Thursday, 24 April 2014

Road Trip Time Again

My friend Mike and I are headed on a road trip today, a two-week sojourn through the mountains and down to the coast, over to Vancouver Island and then home again. Most people making the run from Calgary to Vancouver head due west out of the city, driving hard into the high mountains, then down through the Shuswap and ultimately down the Coquihalla to Hope and the Fraser Valley. Mike has done that drive a few times; I must be well past dozens, with equal numbers of air flights over the same territory.

This time we are doing it differently. Mike has seen the "Highway 1" route. Now he will see the lower route, along Highway 3, also known as the Crow's Nest route. Today our plan is to head down through the Crow's Nest Pass and on to either Cranbrook, or if the driving is really good, perhaps Nelson. From there we will head across the West Kootenay country, up Slocan Lake, down the Arrow Lakes, across the ferry at Needles and through the Monashees on the Vernon-Slocan road. Once in the Okanagan Valley we will head for Kelowna.

We plan on staying in Kelowna for a couple of days. Mike has friends there he wants to visit; I have cousins there and I am looking forward to visiting with them. Then, on Sunday, we will head down to Vancouver. Once again we will take the road less traveled, the tourist route. From Kelowna we will head down the Okanagan Valley to Penticton, then through the Cascades via Keremeos and out the Hope-Princeton Highway, once again to the Fraser Valley.

This will be a touring trip, a drive of different views. Rather like life, you can approach the journey from the prairies to the coast in many different ways. Some are a hurried, frenzied dash to the sea, like the lower Fraser River, pounding down canyon walls and roaring through the narrow gaps in the mountains to reach the sea at Vancouver. Some roads, like the lazy rivers here on the prairies, wander their way slowly, sometimes here, sometimes there, taking in the land along the way. Some voyages, like the one Mike and I will undertake today and for the days to come, are a combination of all these things, of all possible routes.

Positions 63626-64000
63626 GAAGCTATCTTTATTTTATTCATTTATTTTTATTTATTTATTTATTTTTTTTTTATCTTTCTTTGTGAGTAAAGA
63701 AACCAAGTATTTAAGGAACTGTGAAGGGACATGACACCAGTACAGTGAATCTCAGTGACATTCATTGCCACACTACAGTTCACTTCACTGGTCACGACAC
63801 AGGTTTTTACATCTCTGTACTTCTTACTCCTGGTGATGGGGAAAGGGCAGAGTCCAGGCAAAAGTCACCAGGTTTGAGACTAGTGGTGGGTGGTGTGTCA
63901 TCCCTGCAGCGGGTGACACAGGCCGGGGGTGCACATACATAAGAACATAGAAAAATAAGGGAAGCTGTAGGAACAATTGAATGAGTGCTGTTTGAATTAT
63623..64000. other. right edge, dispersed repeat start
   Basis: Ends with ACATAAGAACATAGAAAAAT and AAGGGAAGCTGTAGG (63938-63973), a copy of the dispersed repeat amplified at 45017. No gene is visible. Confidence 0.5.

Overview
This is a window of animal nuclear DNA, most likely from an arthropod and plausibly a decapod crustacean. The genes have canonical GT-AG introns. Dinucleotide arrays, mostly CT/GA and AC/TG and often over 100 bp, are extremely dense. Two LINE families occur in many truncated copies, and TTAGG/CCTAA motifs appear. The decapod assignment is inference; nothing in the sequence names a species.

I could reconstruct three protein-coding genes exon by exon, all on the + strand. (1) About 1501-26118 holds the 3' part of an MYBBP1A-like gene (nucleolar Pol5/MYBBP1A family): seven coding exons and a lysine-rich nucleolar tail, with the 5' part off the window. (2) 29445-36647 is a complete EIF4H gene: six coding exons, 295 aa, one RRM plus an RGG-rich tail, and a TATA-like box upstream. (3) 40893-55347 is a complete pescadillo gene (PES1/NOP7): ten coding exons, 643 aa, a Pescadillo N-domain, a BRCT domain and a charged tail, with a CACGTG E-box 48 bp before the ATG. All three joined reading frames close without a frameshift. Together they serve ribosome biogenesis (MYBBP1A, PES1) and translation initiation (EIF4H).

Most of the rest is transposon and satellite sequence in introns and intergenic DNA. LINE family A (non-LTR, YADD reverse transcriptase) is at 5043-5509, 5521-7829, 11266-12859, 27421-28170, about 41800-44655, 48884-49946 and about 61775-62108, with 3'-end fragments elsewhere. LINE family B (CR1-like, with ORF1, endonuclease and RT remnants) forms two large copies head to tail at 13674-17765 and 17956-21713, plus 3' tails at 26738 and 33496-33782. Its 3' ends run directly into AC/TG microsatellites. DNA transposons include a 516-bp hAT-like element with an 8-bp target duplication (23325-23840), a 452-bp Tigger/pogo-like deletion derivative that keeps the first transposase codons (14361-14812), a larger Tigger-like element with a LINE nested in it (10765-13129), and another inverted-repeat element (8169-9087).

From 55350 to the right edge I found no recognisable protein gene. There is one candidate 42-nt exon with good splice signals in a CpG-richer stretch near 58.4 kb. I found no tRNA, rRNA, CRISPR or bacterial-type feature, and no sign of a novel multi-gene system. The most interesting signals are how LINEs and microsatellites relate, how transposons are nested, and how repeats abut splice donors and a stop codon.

The interesting thing about this analogy is the destination. We are all on a voyage, a voyage of life's discovery. Our destination remains the same regardless of the route we take to get there. We can be in a hurry when life demands a hurry; we can relax and enjoy the ride when life gives us time. Either way, we ultimately make our own choice about how we transit these mountains, how we move from high to low, how we curl and curve and cut our way to the sea. We are the rivers of people; living, breathing, sweeping from small beginnings, joining the bio-mass of our world, beginning and then ending. We are the voyage and the voyageurs, the trip and the traveler, all in one.

1 comment:

  1. Good for you guys! For most of the last few years, I've made at least one weekend trip to Ainsworth Hot Springs sometime in non-winter. The drive is beautiful, and the water gloriously hot. Unfortunately, I can't recommend a stop at those hot springs. While the hotel has a good, wide ramp, the pool's best access is a long-tread stairway

    But I will endorse the side trip to the ghost/museum town of Sandon, 20 minutes east of New Denver. At the very least, you can see the dozen or so electric trolley buses they have retired there. Highways 31 and 31A, along north Kootenay Lake (through Ainsworth), then cutting through the old lead/zinc mining country and ruins, make a good alternative to Highway 6 out of Nelson. Just don't stay on 31 past Kaslo, unless you want to play with logging trucks on a winding dirt road!

    Enjoy the trip!! I'm kinda jealous